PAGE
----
Monday, February 13, 2006

A story of Hashgacha Protis

This story was emailed to meand I'd like to share it with you:

Mrs. Schiff rang the top bell, the one that had the name Spitzer written on a piece of tape. A young woman answered the door, and upon spotting her visitor, her face brightened. She moved aside, to allow Mrs. Schiff to enter into her humble abode.Giveret Spitzer was a woman that had been married for nine years, with no children. At her tenth anniversary, she was blessed with quintuplets, five beautiful children. Before they had given birth to their quintuplets, the Spitzers had led a modest lifestyle; afterwards, they became Penniless. It was then that Mrs. Schiff stepped in, with her Chinese auction that had brought in a tidy sum. She had organized the auction to help the poor couple; whose expenses had just quintupled. Giveret Spitzer led Mrs. Schiff into her children's bedroom. "These are my five babies," she said proudly, as she pointed to each of her children. Mrs. Schiff looked at those five innocent neshomes with a smile. Then her gaze wandered to her surroundings. The room was threadbare, except for one small picture frame on the wall. Slowly, as if she was drawn by some hidden force, Mrs. Schiff neared the picture, entranced in its files of mystery. There was something so familiar about that woman, and yet...
With a last moan, Mrs. Schiff fainted. Giveret Spitzer called the ambulance, and Mrs. Schiff was put onto a stretcher, and driven directly to the hospital. The next day Giveret Spitzer came to visit Mrs. Schiff, and see how she was faring. As soon as she entered the room Mrs. Schiff sat up abruptly. "Who is that woman in the picture, on your wall?" She demanded. "How are you feeling, Mrs. Schiff?" "Can you tell me how you know this woman?" Mrs. Schiff asked again.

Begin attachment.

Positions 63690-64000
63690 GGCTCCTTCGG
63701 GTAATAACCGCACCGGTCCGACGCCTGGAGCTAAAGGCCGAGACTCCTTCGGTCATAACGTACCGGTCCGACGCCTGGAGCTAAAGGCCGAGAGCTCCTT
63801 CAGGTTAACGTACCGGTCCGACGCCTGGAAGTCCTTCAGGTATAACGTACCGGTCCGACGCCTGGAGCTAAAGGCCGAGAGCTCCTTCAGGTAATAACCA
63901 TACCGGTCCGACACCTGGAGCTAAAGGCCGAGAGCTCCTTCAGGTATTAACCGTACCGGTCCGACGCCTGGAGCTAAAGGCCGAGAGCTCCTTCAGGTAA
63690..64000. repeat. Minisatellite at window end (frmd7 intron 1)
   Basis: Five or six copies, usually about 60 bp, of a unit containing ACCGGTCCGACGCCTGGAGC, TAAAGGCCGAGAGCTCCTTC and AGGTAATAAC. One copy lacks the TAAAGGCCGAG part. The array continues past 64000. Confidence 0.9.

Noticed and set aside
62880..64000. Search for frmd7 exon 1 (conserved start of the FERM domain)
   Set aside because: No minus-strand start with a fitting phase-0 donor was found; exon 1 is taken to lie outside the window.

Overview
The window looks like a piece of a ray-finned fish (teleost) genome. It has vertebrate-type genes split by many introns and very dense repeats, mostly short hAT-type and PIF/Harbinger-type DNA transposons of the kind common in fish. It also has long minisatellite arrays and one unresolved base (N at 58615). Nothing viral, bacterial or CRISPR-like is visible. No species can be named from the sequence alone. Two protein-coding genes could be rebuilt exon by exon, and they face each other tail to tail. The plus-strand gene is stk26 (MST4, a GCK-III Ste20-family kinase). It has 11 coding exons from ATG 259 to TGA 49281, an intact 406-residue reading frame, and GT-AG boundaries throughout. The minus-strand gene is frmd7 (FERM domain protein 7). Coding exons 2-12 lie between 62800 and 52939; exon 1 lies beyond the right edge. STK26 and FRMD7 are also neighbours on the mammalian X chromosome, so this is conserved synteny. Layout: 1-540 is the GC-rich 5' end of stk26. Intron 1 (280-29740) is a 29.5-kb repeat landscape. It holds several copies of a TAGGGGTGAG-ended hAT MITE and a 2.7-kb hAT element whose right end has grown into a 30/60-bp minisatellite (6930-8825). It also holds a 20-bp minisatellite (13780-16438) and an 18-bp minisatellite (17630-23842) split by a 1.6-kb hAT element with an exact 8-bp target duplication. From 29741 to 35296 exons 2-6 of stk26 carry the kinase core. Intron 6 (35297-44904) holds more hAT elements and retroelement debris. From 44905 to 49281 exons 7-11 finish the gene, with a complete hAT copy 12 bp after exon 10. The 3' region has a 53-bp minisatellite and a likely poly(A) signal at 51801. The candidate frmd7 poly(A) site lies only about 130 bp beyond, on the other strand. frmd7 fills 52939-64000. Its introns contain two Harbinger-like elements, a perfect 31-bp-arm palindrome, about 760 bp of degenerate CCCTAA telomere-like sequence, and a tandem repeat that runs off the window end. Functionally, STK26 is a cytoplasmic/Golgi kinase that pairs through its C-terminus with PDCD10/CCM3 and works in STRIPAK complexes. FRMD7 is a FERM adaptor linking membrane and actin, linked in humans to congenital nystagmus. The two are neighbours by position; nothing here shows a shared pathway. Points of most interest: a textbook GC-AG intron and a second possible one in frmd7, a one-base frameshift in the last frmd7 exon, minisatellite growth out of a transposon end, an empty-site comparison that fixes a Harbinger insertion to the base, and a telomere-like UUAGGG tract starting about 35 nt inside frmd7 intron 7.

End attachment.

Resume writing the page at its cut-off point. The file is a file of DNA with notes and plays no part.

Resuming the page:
"Sh-She was my mother." Mrs. Schiff sat up straighter, and looked Giveret Spitzer in the eye. "Your mother? Tell me, is she still alive?" "I'm sorry Mrs. Schiff, she passed away last year."
Mrs. Schiff was silent for a moment, as if she was digesting the news Giveret Spitzer had just shared with her. Then, with a faraway look in her hazel eyes, she turned to Giveret Spitzer and said, "I think I have a story to share with you." It all began when I was fifteen, and was taken to the Bergen-Belsen concentration camp. I was placed in a Barrack together with some 70 girls varying in age from 14-16. Most girls left their religion behind, under the trying circumstances, but I and my four friends remained steadfast in out yiddishkeit; we said we'd rather die Al Kiddush Hashem than in another manner. One day, Rivche, called us all together excitedly. "Tomorrow is Chanukah!" she exclaimed, her eyes shining like a burning candle, illuminating the thick darkness. "I heard the Rebbe tell one of his talmidim the good news. We must light the menorah!" After sitting together for an hour, we devised a plan. We would trade in our daily ration of bread for machine oil from a girl who worked in the factory. The thread from our prison uniforms would serve as the wick, and two stones would create the fire. Now all we needed was a menorah to hold it all together. We had devised a plan for this too; a very risky plan indeed. After thinking it through, we realized that a potato peel, with a nice, round shape is capable of serving as a 'menorah'. And it seemed like the most possible item to find, in our present circumstance. So we agreed that tomorrow night, at midnight, we would try to get those potato peals, from the main kitchen. It was common knowledge that every night, at midnight, there was a five minute period in which the kitchen was not guarded. It was when the changing of the guards took place. The old guards that have watched the kitchen all day, would retire for the night; while the guards serving in the night shift would take them over.